Friday, July 18, 2008

The Dark Knight

Title: The Dark Knight (2008)
Dir: Christopher Nolan
Rating: ***** out of 5 stars



When I first heard Christopher Nolan was going to make Batman Begins, I thought all my nerdy dreams had come true. I loved Memento, loved Batman (especially the idea of someone making a movie loyal to the comics), and two of my all-time favorite actors were Bale and Oldman. Well, after a year or two of anticipation, I finally saw the film and felt a little let-down. Too many cheesy lines, Jim Gordon was a buffoon, the main villain was lame, and Katie Holmes made the film seem dumber just by being in it. There was a lot of good stuff, too, but it felt...off.

With the follow-up, The Dark Knight, Nolan has corrected every mistake I just named. He recruited his genius brother Jonathan to pen the film, replaced Holmes with a great actress, shaped Gordon into exactly what he should be, and then of course, he introduced The Joker. The sequel is not without its minor flaws, but it is so much better than its predecessor and one damn fine Batman movie. Finally, somebody gets it.

Thanks to Batman, Lt. Gordon, and the new district attorney Harvey Dent (Aaron Eckhart), Gotham is a cleaner, safer city than before. The mob, now led by Salvatore Maroni (Eric Roberts), is still running drug-deals, but they constantly live in fear of "the Bat." Along comes a makeup-wearing psychopath calling himself The Joker (Heath Ledger) who gets a kick out of killing people and taunting Batman. While Bruce Wayne longs to hand Gotham's safety over to Dent and live a normal life with Rachel (Maggie Gyllenhaal), the Joker keeps pulling him back into the cape and cowl. Batman soon realizes that conventional crimefighting tactics will not work against this new foe, and consequently, the hero learns a thing or two about sacrifice.

I have heard some mainstream critics complain this film is "too dark." Clearly, they know nothing about Batman. Contrary to the Joel Schumacher school of thought, Gotham City does not perpetually glow neon purple. The real Gotham is dank, dirty, and dangerous. On a good day, it is still worse than Baltimore or Detroit. It is full of drug-dealing mobsters and murderous mental cases, and the cops are mostly corrupt. This place needs a superhero. Particularly, a hero who scares the piss out of criminals. Hence, Batman. Everything about this universe is dark and now we finally have a movie that captures that. Even Begins felt too light-hearted to me.

The Nolan brothers' script really captures what Batman is all about. The challenges he faces and the choices he must make are very true to the comics. The writers' choice of villains for this film is perfect because each satisfies a different, important niche in the film rather than being randomly chosen. The Joker represents Batman's opposite, a reckless killing maniac without motives, and so he makes a perfect foil. Two-Face represents the fall of a good man. He is motivated purely by revenge, and so he is what Bruce Wayne would have become had he not chosen the right path. Both are great villains and expertly executed.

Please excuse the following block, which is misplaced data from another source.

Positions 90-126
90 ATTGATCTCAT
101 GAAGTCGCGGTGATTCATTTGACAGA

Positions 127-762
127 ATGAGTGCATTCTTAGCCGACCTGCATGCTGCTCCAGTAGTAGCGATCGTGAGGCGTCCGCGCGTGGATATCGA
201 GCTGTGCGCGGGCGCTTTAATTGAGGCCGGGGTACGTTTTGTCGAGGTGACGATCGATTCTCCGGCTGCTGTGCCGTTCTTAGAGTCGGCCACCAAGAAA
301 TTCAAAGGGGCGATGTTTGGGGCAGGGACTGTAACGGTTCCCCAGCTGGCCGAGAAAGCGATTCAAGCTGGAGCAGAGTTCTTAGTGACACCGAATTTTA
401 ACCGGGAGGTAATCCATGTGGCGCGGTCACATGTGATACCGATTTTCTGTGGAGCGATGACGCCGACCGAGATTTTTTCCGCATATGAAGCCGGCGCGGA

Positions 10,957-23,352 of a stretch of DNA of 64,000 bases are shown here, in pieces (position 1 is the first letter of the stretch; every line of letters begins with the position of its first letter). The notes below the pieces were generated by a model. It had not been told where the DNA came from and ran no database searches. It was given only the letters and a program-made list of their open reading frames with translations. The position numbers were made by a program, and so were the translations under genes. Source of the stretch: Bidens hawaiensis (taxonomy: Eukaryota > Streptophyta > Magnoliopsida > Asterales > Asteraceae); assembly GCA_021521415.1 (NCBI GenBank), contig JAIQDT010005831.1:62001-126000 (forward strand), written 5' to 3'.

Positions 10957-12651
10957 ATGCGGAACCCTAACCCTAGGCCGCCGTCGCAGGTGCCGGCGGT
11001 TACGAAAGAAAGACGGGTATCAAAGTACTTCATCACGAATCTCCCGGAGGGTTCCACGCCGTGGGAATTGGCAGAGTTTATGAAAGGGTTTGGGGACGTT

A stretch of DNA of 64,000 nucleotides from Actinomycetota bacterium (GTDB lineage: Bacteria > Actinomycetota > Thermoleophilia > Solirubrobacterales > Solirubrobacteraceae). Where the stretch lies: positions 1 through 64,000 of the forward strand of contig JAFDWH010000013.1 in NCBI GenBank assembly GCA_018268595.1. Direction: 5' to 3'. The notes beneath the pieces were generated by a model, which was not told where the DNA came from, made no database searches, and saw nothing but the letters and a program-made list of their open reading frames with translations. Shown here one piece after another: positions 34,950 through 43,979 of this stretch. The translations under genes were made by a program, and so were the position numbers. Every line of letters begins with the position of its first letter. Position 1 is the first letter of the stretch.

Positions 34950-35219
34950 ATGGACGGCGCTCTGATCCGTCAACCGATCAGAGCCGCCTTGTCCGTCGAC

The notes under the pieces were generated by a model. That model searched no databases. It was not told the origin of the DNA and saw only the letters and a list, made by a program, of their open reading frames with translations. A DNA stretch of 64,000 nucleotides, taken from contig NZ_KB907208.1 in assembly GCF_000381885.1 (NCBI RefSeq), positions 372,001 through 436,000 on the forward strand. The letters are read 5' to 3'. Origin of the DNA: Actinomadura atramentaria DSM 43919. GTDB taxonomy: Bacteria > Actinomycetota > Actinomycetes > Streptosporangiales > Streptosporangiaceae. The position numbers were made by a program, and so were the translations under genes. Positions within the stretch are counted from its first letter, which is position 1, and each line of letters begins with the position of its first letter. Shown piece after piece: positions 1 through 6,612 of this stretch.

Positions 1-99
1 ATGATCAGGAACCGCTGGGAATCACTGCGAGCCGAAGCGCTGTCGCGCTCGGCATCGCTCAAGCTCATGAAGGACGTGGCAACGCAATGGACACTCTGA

The performances are all amazing and I have no complaints. Leading the pack is Heath Ledger, who is deserving of every hyperbole you can think of. Everytime he is on screen, the film gets better. You simply cannot take your eyes off of him. And let's settle this right now - he is a MUCH better Joker than Jack Nicholson. I am not comparing their respective acting talents, but purely their performances as this character. Heath wins, hands-down. Part of that is attributed to how much better Joker is written in Dark Knight, and the other part is Ledger's brilliant portrayal.

Joker is PERFECT in this movie. He doesn't spraypaint artwork while dancing to Prince. He is a bonafide psychopath without motive or remorse, and loves nothing more than to break rules and cause chaos. Ledger never falters in his portrayal of that. He was so convincing that I couldn't even imagine this man doing normal human activities. He is so beyond the realm of a normal person that I cannot envision him sleeping or eating - only killing or plotting to kill. He also brings an uncanny sense of humor to the film. I wish more than anything that we could have seen Ledger in a third film. No one will ever be able to re-create this.

The second best character is Jim Gordon. For one thing, he plays a much bigger role this time around. He is one of the few honest people in Gotham and a trustworthy friend to Batman. Gary Oldman - still the greatest character actor alive - is perfect in the role. Aaron Eckhart also gives a great performance as D.A. Harvey Dent. You can visually track his downfall throughout the movie and I only wish there were more of him as Two-Face. The character has come a long way since Billy Dee Williams. Michael Caine and Morgan Freeman both return, doing great jobs, as well. I even loved Eric Roberts in this movie. Who knew?